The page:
3. About 30 minutes before pork is done, combine cauliflower, sliced shallots and reserved herb mixture. Transfer to a rimmed baking sheet and scatter bacon on top. Place baking sheet on the upper rack in the oven, and roast until cauliflower is tender and bacon is browned, about 40 minutes.
4. For the sauce, in a saucepan over medium-high, combine wine, cream, diced shallots and lemon zest. Bring to a boil. Cook, stirring occasionally, until reduced to 2/3 cup, about 10 minutes (adjust heat to avoid boiling over). Remove from heat and whisk in butter, 2 or 3 pieces at a time, waiting until the pieces are melted before adding more. Add salt and pepper to taste. Cover to keep warm, set aside.
5. Remove the roast from oven and let rest 10 minutes (the cauliflower will continue cooking; it should be done about when the roast is finished resting).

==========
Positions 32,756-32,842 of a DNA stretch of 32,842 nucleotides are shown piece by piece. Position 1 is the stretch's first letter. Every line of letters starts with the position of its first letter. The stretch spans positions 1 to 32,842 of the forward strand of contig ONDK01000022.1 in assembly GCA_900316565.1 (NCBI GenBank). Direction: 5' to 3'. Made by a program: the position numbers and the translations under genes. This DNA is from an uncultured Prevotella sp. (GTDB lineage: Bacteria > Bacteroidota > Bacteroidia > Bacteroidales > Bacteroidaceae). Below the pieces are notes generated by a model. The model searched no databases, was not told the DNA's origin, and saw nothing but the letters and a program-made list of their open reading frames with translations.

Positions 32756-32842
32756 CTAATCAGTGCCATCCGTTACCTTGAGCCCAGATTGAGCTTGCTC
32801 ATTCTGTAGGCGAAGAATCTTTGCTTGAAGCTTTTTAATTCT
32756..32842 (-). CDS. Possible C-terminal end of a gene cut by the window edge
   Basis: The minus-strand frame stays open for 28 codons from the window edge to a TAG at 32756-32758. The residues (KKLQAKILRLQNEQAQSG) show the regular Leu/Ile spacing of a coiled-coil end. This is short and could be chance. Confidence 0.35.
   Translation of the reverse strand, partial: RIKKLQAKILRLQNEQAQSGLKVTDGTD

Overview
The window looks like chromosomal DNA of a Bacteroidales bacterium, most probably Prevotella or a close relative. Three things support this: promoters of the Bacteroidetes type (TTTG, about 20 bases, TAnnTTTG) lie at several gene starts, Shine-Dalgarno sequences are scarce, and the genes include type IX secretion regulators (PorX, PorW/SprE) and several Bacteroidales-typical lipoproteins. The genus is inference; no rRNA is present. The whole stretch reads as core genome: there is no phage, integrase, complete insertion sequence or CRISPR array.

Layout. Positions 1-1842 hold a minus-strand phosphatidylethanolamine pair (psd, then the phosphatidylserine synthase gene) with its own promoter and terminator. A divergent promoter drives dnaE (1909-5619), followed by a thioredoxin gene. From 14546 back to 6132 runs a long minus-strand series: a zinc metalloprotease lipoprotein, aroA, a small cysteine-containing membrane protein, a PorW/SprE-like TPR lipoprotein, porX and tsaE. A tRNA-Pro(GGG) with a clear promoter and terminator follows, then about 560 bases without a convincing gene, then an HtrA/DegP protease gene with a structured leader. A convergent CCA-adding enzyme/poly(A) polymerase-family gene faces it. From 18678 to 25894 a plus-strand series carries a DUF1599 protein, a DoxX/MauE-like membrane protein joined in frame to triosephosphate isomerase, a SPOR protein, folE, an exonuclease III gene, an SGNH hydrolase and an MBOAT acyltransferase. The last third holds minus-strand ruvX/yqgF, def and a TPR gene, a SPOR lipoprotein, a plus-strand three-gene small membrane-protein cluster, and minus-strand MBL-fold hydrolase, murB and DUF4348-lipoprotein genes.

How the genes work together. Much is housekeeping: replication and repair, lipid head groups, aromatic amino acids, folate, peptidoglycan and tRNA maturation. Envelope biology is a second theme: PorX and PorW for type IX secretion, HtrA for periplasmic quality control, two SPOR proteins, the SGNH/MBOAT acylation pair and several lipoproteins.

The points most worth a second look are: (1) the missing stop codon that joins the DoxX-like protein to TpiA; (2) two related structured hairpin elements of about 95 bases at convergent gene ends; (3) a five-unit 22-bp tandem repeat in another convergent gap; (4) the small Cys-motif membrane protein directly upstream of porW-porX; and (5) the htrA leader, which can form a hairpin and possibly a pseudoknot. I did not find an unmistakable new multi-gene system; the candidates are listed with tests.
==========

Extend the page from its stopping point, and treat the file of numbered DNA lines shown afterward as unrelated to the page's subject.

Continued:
6. Slice the roast between the rib bones. Serve drizzled with the pan juices, and with the cauliflower and sauce on the side.
Adapted from National Pork Board and porkbeinspired.com

Bourbon-Scented Chocolate Chip Cookies

Bourbon-Scented Chocolate Chip Cookies

Bourbon-Scented Chocolate Chip Cookies

Bourbon-Scented Chocolate Chip Cookies

Welcome to the Florida Dairy Farmers’ “12 Days of Christmas Cookies & Milk.” Pour a cold glass of milk, preheat the oven and wait for the intoxicating aroma of this American classic. I bet you can’t wait for them to cool properly.
The Toll House Chocolate Chip Cookie formula is a recipe attributed to Ruth Wakefield, who ran the Toll House Inn in Whitman, Mass. Nestle, which had an agreement with Wakefield to print the recipe on the label of its semisweet chocolate bar, packaged the solid chocolate with a chopper for cutting it into smaller pieces. In 1939, the company introduced the chocolate bits, eliminating the need for a knife.